I stripped all the old finish & paint, then sanded, tack cloth-blue shop towels with turpentine (Be careful to air out and not create a fire hazard! I was dedicated not using anything that would build up where wood touches wood ensuring easy sliding windows. I also like to use natures own products! On the inside surface: yes it was bare wood. I played with 1. applying stain first and the wood preservative. 2. (WP) 1st stain next, what I settled on was #3. wild mix of the two multiple applications. There is SO MUCH turpentine that there is very little residue on the surface. I admit… this was an experiment with a learning curve. I would suggest you search out a local old time woodworker…. or experiment for yourself before you use it on the final product (I didn’t because I just like natural wood and anything would have been better than all those layers of paint) Please track down BIRC – biointregal resource center for their WP recipe. If you can’t find it I will track it down. If I remember correctly I melted 1 oz paraffin (found it at Michaels craft supply), and whipped it into about 3 cups of turpentine with a paint stir attachment on my drill, then mixed in 1 cup of linseed oil. It helped using it when the ambient temperature was between 80 & 90… or I found I needed to reheat the old mix. (they recommend a double boiler – I did it outside in the dirt & did have a little flame once! Never leave it on the stove!!!) Really, talk to the experts first. I really loved doing it. OH! In the BIRC liturature they say dry 36 hours (I think) For the exterior of the windows that I was going to paint, I used the WP, let it dry a LONG time – week or so, then primed & painted. (I think oil based primer…. but again refer to BIRC.) ps: no affiliation! Best tip, allow for time and learning curve… and if you aren’t using any stain it makes it really stress free. IF you do end up with a residue of linseed oil on the surface wipe it off with cloth & turpentine before it dries. AND this isn’t the cheapest way to go… Just seems authentic and real to me, except I used an electric hot plate vs a wood fire! OH wear gloves! I found the heavy mil harbor freight box of 100 very useful! It penetrates and leaves a matte finish. Have fun. Glad you like the idea.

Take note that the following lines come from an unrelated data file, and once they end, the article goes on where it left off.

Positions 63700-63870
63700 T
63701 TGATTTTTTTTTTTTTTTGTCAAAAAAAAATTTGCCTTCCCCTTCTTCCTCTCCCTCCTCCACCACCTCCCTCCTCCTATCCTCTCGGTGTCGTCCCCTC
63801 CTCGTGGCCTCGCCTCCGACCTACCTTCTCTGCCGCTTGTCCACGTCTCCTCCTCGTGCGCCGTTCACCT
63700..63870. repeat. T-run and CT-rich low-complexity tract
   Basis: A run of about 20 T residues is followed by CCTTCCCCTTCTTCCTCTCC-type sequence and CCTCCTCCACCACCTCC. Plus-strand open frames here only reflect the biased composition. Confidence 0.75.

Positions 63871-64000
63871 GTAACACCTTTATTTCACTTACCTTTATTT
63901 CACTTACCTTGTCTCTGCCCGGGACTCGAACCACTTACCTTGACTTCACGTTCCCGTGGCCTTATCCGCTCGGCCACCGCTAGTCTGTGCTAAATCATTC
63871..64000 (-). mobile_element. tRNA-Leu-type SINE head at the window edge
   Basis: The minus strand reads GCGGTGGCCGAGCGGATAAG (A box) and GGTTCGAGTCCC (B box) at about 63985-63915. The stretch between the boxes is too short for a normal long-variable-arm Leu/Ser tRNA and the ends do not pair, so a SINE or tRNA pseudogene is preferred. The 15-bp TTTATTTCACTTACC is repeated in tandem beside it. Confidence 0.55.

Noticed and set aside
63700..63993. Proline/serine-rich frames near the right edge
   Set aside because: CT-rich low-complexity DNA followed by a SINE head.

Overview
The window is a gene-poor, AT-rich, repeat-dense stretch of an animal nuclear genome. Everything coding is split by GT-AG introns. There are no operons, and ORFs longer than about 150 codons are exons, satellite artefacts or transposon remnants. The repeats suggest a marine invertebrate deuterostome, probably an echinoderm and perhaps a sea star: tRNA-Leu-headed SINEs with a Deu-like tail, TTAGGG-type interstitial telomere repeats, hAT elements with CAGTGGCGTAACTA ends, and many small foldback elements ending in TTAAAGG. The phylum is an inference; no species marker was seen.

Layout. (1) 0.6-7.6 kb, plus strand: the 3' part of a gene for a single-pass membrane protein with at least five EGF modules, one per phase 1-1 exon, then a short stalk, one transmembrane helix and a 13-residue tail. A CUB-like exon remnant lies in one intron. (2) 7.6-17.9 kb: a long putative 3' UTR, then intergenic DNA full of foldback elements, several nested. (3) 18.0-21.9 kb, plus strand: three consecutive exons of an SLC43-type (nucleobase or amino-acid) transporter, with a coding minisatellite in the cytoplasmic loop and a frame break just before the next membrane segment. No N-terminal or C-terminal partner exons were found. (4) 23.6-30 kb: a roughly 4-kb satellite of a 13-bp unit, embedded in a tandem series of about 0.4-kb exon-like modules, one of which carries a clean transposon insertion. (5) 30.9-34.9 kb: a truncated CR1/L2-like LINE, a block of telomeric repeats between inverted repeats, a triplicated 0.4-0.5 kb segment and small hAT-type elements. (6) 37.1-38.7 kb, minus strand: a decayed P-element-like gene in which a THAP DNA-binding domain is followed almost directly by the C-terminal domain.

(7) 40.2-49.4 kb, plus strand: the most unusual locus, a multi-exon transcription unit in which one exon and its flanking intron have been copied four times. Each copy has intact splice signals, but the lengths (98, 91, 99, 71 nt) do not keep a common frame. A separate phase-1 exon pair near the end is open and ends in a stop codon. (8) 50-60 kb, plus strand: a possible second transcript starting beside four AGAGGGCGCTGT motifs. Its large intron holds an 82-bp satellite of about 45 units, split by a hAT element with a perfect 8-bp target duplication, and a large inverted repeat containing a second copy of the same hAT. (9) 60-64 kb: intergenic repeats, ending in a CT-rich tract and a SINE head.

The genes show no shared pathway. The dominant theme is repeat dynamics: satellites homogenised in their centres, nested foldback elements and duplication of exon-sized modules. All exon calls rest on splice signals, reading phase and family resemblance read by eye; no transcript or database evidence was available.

4. I picked up your book “Old Windows Made Easy” at one of the local “Sash Revival 2016” events and was hoping to use the information to restore the windows in our c.1890 house myself. Your book covers painting the sash, but what do we do if we want to keep the interior of the sash a natural wood instead of painted? Could you explain what all we need to do the the interior part of the sash in that case? We don’t just leave it bare sanded wood do we?

    1. Glad you got a sash revival this year, Paul! There are a lot of finish options for the interior, you can stain and apply a spar urethane or go with a more traditional wax, boiled linseed oil, or shellac finish. Just depends what you are comfortable with applying as all are appropriate.

    2. Hi Paul C